By Fred W. Baker III
American Forces Press Service
Navy corpsman Petty Officer Daniel "Doc" Jacobs surveys his supply of medications to restock the medic bags for his 14 junior corpsmen who care for five companies of Marines attending the school of infantry at Camp Pendleton, Calif. Jacobs is a seriously wounded warrior who chose to stay on active duty despite his injuries. DoD photo by Fred W. Baker III Hi-Res
CAMP PENDLETON, Calif., Nov. 1, 2008 — Navy Corpsman Daniel "Doc" Jacobs didn't know he suffered from post traumatic stress disorder. But he knew he had a problem.
"I actually almost ended up killing myself because of it," Jacobs said.
He woke up one morning in late 2006 in a pool of his own urine and sweat after mixing his prescription medications with alcohol. He had blacked out and remembered nothing after the first couple of beers, Jacobs said.
Jacobs turned 21 that year and was recovering from the blast of a roadside bomb in Iraq and still was using a wheelchair. After his left leg was amputated, Jacobs said he started having a lot of pain. He had problems sleeping for several months, and when he did sleep, it was fitful and he had nightmares.
"I fell into a stage of depression. I turned to alcohol," he said. "I figured if the pain meds weren't going to (make the pain go away), then alcohol would. So I self-medicated and one morning I woke up and I had no idea how I woke up out of that."
While Jacobs hadn't intentionally tried to kill himself, it served as a wake-up call, and marked the end of the pill-popping and boozing for him. He flushed his medication down the toilet.
"I said, 'Enough is enough.' I just had to quit it," Jacobs said. "I was like, 'I'm lucky to be alive, again. There is some purpose for me on this earth still, and I'm not going to let PTSD bring me down.' I didn't want to be another statistic."
Now, Jacobs has joined the growing numbers of servicemembers who have chosen to continue to serve despite their injuries.
These wounded warriors are hard to discern from the ranks of others. Often their prostheses are covered by combat boots and their scars by their uniforms. Their post-injury jobs vary, from returning to combat to serving as trainers. But all are driven to overcome their physical limitations by a common motivation - they are simply not ready to take off the uniform.
Choosing the Navy
Jacobs is the son of a career Navy man and the grandson of a Marine. As the war stormed in Iraq, Jacobs' dying grandfather asked him to promise not to join the Corps. At his bedside, Jacobs agreed.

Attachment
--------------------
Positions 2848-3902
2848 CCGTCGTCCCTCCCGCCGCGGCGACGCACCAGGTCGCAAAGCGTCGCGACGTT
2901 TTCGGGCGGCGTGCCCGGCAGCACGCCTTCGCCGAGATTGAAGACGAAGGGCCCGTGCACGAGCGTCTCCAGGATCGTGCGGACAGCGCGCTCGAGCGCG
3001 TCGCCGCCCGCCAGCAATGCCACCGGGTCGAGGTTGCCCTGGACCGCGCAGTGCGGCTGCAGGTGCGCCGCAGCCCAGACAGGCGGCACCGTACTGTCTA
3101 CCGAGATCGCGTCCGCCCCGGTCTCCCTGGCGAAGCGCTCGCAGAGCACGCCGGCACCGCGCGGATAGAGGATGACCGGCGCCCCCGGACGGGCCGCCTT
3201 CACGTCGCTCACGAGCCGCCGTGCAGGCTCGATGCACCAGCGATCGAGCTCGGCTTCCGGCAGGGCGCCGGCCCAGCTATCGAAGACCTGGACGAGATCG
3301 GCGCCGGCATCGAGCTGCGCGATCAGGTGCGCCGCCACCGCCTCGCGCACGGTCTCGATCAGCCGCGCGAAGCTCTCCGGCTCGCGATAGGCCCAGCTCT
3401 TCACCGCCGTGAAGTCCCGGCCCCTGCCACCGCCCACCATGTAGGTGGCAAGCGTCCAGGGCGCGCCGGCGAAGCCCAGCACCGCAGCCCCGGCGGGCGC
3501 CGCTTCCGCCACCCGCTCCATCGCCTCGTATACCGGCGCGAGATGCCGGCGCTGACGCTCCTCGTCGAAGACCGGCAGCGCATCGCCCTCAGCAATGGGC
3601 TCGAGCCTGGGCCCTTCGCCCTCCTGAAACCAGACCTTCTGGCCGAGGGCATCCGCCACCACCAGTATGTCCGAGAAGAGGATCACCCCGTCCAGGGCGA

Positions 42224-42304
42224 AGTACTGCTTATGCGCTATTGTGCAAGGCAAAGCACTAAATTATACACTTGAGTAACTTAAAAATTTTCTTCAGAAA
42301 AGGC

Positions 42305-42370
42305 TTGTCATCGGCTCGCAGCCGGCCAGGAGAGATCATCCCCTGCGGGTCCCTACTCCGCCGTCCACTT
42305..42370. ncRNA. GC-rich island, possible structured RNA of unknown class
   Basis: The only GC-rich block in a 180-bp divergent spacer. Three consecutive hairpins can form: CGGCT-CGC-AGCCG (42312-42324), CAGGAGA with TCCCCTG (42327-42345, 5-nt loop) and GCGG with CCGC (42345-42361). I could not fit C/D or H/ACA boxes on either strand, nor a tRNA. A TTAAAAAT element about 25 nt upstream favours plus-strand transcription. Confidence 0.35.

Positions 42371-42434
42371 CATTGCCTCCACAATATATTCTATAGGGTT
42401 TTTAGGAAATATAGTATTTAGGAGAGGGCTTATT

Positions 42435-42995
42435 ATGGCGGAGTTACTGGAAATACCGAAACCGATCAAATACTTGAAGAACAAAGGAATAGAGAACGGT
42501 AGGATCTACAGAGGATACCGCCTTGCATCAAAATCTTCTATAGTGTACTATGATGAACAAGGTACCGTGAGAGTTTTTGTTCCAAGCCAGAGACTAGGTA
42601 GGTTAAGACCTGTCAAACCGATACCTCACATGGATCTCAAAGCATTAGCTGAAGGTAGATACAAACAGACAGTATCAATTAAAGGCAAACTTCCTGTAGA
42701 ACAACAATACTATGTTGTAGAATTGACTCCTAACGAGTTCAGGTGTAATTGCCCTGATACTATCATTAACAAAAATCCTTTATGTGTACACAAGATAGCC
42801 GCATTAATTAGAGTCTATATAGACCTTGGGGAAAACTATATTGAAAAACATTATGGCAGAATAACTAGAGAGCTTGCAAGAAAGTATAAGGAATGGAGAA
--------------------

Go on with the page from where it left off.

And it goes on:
But, after high school graduation in 2004, Jacobs said he was finished with school and wanted to join the military.
"I spent 12 years in school and I didn't want to spend any more time there," he said.
Because of the historic Army-Navy rivalry, Jacobs' dad wouldn't let him sign up as a soldier. His uncle, a Navy hospital corpsman, told Jacobs of the camaraderie he experienced in his work, so Jacobs signed up as a corpsman. The next year, after finishing Navy schooling that qualified him to deploy with the Marines, Jacobs was bound for combat.
"I ended up in Iraq in a Marine Corps uniform as a Navy corpsman and kept my promise to both family members," Jacobs said. "I really, really wanted to go. I put my name on the volunteer list three times. I guess the third time is the charm. My family thought I was crazy, and they were pretty mad that I went. But I really didn't care."
Jacobs deployed to the Sunni Triangle, a densely-populated region northwest of Baghdad, with the 3rd Battalion, 7th Marines out of Twentynine Palms, Calif. He spent his days on patrol, kicking in doors with the Marines, and tending to those who needed his care.
In February 2006, Jacobs' unit was more than six months into its deployment and slated to fly home in weeks.
The small group had just finished the first patrol of the morning and was heading back to the base, the team members joking with the Humvee driver.
"We were laughing, and just making fun of each other as we were driving back to base," Jacobs said. "The next thing I knew, I felt my body being lifted upward and hearing a loud, horrible sound."
The homemade bomb exploded underneath the driver, killing him.
Jacobs was sitting behind the driver.
Bomb fragments embedded themselves into his glasses and sheared fingers off his left hand. His left leg was shredded and his right leg was not much better.
As the dust cleared, Jacobs patted himself down, checking for injuries. His left leg was bleeding badly, and his right leg was bleeding less so. He snapped a field tourniquet on both and dragged himself to a safety vehicle for medical evacuation.